Foot Arch Types: What You Need to Know

Foot Arch Types

Testing | Foot TypesImportanceConclusion

The positioning of your foot’s plantar fascia ligament determines your foot arch type. This is the bottom part of your foot that runs between the heel and the ball. It has a lot to do with your stability. The plantar fascia is responsible for even weight distribution and absorbs all pressure subjected to your feet by any physical activity.

When you move about without any pain on your feet, it is your plantar fascia working for your comfort. There are only three known foot arch types. Get your feet scanned or checked to determine whether you have high arches, normal arches, or flat feet.

What are the Different Ways to Determine Your Arch Type?

What are the Different Foot Arch Types

You need to know your arch type to buy the right footwear. Apart from scanning, there are various tests you can do at your convenience to help you determine your arch type. The following tests come in handy if you need to know your arch type:

The Wet Test:

This is an easy test you can do on your own. All you need is a shallow basin, clean water, and a heavy, plain paper. Follow the steps below to find out your arch type:

  • Put a thin layer of water in your shallow basin.
  • Place the sole of your foot lightly on the water to wet it.
  • Step on the blank piece of heavy paper and remove your foot.
  • Observe your foot imprint on the paper.

The Wear Test:

Your old shoes can tell your arch type, which determines the pattern they take when wearing out. Assess the sole of your shoes, preferably where the ball of your foot sits. You’ll notice a specific pattern of wear and tear.

  • Wear on the inside part where your big toe sits indicates flat feet type or a pronator.
  • Wear in the middle of your shoes indicate neutral or normal arches.
  • Wear on the outside where your little toe is positioned indicates you’re a supinator or high arch foot type.

Look at the Side of the Foot:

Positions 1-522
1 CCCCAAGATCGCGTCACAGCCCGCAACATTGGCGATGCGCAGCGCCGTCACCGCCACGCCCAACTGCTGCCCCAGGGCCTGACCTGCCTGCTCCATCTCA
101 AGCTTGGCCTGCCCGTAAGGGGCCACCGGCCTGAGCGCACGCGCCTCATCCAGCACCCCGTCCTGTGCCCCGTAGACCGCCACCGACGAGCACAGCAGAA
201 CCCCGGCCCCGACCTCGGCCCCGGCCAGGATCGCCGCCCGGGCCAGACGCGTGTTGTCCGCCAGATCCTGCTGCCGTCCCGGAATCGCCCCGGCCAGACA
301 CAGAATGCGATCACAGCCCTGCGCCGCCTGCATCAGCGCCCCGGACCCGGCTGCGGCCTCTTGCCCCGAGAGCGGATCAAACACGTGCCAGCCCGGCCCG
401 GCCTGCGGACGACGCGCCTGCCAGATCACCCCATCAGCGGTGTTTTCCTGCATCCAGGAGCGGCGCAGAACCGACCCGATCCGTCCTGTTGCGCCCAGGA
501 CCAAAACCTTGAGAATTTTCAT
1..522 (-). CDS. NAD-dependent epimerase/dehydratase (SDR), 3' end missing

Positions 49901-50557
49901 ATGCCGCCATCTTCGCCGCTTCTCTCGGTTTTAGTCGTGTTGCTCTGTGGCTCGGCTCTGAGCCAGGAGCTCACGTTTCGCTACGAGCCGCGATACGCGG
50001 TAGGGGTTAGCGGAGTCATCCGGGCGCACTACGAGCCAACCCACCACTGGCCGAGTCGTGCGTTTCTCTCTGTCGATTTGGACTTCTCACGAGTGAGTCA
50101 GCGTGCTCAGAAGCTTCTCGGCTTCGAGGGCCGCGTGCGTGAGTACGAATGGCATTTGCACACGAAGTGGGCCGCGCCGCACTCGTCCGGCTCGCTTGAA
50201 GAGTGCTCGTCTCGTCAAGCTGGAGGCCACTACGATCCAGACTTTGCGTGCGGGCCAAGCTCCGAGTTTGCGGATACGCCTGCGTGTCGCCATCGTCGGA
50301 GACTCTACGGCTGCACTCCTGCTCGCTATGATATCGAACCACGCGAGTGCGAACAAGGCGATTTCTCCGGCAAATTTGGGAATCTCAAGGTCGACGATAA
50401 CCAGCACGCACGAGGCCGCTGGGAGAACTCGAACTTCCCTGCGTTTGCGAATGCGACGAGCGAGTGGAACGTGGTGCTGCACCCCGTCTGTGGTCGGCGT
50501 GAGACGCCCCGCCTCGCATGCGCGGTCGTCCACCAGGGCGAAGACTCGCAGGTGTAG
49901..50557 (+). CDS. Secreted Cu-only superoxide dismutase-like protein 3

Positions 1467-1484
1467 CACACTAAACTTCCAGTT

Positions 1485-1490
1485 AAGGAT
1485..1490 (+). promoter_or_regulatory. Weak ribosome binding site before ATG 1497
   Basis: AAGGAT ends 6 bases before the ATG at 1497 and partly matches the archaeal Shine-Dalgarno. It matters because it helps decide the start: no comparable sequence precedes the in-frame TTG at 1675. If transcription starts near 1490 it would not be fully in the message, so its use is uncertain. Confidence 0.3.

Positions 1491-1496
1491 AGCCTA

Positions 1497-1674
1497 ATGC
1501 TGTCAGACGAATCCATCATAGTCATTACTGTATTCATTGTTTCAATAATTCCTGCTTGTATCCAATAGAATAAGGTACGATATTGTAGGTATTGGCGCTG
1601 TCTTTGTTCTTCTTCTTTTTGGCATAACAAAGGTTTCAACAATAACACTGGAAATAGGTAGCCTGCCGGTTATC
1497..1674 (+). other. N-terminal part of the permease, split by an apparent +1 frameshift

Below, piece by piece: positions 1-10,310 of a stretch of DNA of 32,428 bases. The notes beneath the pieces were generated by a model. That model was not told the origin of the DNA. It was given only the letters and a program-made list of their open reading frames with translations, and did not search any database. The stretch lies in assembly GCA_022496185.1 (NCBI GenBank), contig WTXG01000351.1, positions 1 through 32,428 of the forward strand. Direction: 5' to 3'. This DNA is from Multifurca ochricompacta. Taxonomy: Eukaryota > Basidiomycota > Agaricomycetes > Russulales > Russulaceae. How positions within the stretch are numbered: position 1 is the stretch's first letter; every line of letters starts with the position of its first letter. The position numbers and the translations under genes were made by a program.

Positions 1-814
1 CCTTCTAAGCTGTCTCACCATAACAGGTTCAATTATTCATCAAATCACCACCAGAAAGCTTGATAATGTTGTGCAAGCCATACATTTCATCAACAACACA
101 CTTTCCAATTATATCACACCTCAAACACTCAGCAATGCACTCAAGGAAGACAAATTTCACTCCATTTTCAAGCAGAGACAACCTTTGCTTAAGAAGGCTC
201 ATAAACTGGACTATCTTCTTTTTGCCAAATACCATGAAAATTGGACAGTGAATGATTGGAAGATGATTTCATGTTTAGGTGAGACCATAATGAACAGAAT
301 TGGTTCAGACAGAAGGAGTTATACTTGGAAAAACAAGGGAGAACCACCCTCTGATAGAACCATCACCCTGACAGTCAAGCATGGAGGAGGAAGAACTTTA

If you are to do this test on your own, stand on one foot to observe your arch from the sides. You can also get someone to observe your arch from the side of your foot while you stand upright.

You are a pronator if your arch is flat or a supinator if it is higher. Your arch type is neutral if the space beneath your arch can fit your finger width.

See Your Podiatric Physician:

A podiatric physician doesn’t just determine your foot arch type, but can also examine and point out any related problems. Visit a podiatric physician before engaging in any physical exercise.

The professionals are trained to identify potential feet problems and sensitize them for discussion. A podiatric physician can also recommend the right footwear for your arch type.

What are the Different Foot Arch Types?

Foot arch types

No foot arch type is superior to another because human bodies are different and tend to adapt to any specific feet type. Know your foot arch type because each has a unique set of advantages and disadvantages.

There are three known and documented foot arch types. Are you of the medium, low or high arches? Here are the differences in foot arch types that distinguish your feet from others:

1. Medium Arches

Medium arches are the most common, with about 60% of the population worldwide said to have this foot arch type. Neutral foot arches fall into this category. With medium arches, you may require less support on your feet as your hips, ankles, and knees, align more easily.

However, if you don’t take care of your feet over the years, your arches can collapse as you age. Use insoles designed to support medium arches for good maintenance of your feet for many years.